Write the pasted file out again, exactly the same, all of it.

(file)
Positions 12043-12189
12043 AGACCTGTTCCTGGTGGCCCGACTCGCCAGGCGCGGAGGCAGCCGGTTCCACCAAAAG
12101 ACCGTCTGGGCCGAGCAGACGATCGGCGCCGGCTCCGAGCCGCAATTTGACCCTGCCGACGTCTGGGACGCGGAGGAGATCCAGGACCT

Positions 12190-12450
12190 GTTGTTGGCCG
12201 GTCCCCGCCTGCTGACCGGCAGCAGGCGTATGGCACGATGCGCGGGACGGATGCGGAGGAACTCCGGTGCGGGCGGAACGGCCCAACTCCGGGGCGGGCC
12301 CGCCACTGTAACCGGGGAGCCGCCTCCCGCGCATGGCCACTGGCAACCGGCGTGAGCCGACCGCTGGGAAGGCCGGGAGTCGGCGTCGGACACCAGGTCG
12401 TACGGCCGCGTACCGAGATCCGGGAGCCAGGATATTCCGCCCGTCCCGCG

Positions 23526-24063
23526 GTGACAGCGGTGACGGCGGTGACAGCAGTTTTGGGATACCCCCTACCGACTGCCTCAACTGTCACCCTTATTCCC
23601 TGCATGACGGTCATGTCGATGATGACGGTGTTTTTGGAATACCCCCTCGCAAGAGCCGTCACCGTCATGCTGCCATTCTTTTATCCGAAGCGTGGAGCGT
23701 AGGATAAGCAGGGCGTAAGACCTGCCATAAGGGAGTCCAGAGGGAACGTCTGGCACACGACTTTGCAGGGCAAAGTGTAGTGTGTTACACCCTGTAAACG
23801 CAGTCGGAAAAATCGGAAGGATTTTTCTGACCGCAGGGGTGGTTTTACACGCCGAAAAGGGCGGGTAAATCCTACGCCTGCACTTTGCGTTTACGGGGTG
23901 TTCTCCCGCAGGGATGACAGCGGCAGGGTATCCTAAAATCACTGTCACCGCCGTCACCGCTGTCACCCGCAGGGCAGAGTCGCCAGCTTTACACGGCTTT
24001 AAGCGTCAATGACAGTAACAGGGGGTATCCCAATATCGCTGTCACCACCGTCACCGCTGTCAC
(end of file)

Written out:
Positions 12043-12189
12043 AGACCTGTTCCTGGTGGCCCGACTCGCCAGGCGCGGAGGCAGCCGGTTCCACCAAAAG
12101 ACCGTCTGGGCCGAGCAGACGATCGGCGCCGGCTCCGAGCCGCAATTTGACCCTGCCGACGTCTGGGACGCGGAGGAGATCCAGGACCT

Positions 12190-12450
12190 GTTGTTGGCCG
12201 GTCCCCGCCTGCTGACCGGCAGCAGGCGTATGGCACGATGCGCGGGACGGATGCGGAGGAACTCCGGTGCGGGCGGAACGGCCCAACTCCGGGGCGGGCC
12301 CGCCACTGTAACCGGGGAGCCGCCTCCCGCGCATGGCCACTGGCAACCGGCGTGAGCCGACCGCTGGGAAGGCCGGGAGTCGGCGTCGGACACCAGGTCG
12401 TACGGCCGCGTACCGAGATCCGGGAGCCAGGATATTCCGCCCGTCCCGCG

Positions 23526-24063
23526 GTGACAGCGGTGACGGCGGTGACAGCAGTTTTGGGATACCCCCTACCGACTGCCTCAACTGTCACCCTTATTCCC
23601 TGCATGACGGTCATGTCGATGATGACGGTGTTTTTGGAATACCCCCTCGCAAGAGCCGTCACCGTCATGCTGCCATTCTTTTATCCGAAGCGTGGAGCGT
23701 AGGATAAGCAGGGCGTAAGACCTGCCATAAGGGAGTCCAGAGGGAACGTCTGGCACACGACTTTGCAGGGCAAAGTGTAGTGTGTTACACCCTGTAAACG
23801 CAGTCGGAAAAATCGGAAGGATTTTTCTGACCGCAGGGGTGGTTTTACACGCCGAAAAGGGCGGGTAAATCCTACGCCTGCACTTTGCGTTTACGGGGTG
23901 TTCTCCCGCAGGGATGACAGCGGCAGGGTATCCTAAAATCACTGTCACCGCCGTCACCGCTGTCACCCGCAGGGCAGAGTCGCCAGCTTTACACGGCTTT
24001 AAGCGTCAATGACAGTAACAGGGGGTATCCCAATATCGCTGTCACCACCGTCACCGCTGTCAC